Petitioning the court for emergency child custody is a very serious matter. In North Carolina, there are very limited circumstances for which a court will find justification for an emergency child custody order.
Generally, North Carolina courts only have jurisdiction to hear custody matters if the state is the home state of the child. North Carolina is considered to be the child’s home state if the child most recently has lived with a parent or a person acting as a parent in North Carolina for at least six months. In the case of a child less than six months old, the child must have lived in the state since birth. However, if the petitioner, child, or sibling of the child is in danger, a court may find the basis for temporary emergency jurisdiction,and you may be able to file for emergency custody even if you have been in the state for less than six months.
An emergency child custody request is made to the court by filing a complaint or motion and a sworn statement of facts about the circumstances involving the child. The court process for seeking emergency child custody is an ex parte proceeding. Ex parte is a Latin and legal term that essentially means “for one party.” In this case, it means the judge makes a decision on the request without requiring all parties to be present.
Ex parte proceedings are very rare in the judicial system, because all interested parties are not present or represented. Because of that fact, judges are very reluctant to grant emergency custody orders. Court practices vary among individual North Carolina counties.
If the judge enters the ex parte emergency custody order, a merit hearing will be held, usually within 10 days, to allow the other side to appear and respond.
Emergency child custody proceedings are governed by statute in North Carolina. The law specifically requires that a court cannot enter a temporary custody order for a child “unless the court finds that the child is exposed to a substantial risk of bodily injury or sexual abuse or that there is a substantial risk that the child may be abducted or removed from the State of North Carolina for the purpose of evading the jurisdiction of North Carolina courts.”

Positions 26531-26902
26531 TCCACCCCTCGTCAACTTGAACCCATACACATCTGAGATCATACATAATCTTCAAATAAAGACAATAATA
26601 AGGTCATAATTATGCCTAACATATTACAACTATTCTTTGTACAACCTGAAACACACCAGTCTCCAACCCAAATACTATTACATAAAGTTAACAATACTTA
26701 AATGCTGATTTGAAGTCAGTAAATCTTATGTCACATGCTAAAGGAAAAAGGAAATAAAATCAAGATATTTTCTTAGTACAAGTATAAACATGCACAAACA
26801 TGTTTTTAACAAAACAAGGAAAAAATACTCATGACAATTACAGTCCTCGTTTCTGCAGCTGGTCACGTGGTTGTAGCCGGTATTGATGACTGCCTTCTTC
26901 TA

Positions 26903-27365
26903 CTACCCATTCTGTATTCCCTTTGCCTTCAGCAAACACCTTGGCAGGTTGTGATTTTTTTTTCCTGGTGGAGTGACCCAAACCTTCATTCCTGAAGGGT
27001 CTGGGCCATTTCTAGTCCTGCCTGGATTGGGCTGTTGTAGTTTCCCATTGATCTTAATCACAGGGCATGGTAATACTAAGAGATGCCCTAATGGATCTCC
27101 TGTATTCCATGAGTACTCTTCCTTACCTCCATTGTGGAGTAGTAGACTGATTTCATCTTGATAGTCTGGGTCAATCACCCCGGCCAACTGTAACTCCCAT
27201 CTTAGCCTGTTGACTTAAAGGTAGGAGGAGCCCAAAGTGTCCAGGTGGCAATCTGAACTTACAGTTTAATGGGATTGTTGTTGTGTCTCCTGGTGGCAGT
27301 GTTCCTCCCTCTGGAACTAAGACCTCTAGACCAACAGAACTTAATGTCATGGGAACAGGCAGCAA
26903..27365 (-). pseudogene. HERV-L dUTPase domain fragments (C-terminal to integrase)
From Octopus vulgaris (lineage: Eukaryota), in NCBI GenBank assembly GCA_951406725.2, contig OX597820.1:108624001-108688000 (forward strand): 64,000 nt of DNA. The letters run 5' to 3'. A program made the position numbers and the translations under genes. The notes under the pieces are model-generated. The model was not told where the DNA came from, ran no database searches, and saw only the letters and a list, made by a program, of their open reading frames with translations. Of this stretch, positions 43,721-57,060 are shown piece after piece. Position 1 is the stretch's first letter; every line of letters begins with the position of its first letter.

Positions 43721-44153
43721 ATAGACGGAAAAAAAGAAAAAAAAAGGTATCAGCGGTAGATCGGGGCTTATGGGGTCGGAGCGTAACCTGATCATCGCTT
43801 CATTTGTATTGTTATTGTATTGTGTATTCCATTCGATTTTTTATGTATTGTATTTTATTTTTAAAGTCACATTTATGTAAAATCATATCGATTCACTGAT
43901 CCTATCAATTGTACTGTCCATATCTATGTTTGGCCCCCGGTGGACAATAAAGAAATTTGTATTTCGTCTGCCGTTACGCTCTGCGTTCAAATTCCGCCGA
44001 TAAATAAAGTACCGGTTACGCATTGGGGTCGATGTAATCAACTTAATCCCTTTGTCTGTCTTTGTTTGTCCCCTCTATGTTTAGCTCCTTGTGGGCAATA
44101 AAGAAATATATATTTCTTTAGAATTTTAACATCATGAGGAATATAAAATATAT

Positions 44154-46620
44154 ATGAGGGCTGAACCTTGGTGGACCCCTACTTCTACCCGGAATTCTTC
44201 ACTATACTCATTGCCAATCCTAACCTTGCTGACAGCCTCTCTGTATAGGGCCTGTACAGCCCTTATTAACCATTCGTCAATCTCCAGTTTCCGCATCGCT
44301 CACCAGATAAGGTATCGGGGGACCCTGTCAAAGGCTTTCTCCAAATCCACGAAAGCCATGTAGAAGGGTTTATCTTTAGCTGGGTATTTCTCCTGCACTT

The statute is very clear. The only grounds for a court to grant an emergency child custody order are:
When a child is in a situation involving sexual, physical, or emotional abuse, the court will act quickly to get the child to safety. The risk of harm generally must be immediate in nature. The court will also grant the order if the facts demonstrate that the child may be abducted or taken from the state. There are no other grounds on which a court will grant an emergency child custody order.
An ex parte emergency order is only a temporary court order. Legal notice to the opposing party is required. The court will hold a merit hearing, usually within 10 days, to allow the other side to appear and respond to the allegations which gave rise to the ex parte order. After the hearing, if the court finds grounds for continued emergency custody, the judge will enter a temporary emergency order. That order will remain in effect until either side moves for a hearing on permanent custody.
Even in situations where you may not be able to get an emergency order, the standard custody process is available to ask the court to determine a custody matter.
Our family and domestic law attorneys at the Twiford Law Firm are here to help with all child custody issues, including emergency child custody, as well as the full range of family law matters. With offices in Elizabeth City and Moyock, we serve clients throughout northeastern North Carolina, including the Outer Banks. Contact us today at 252-338-4151 or 252-435-2811 to schedule an initial consultation.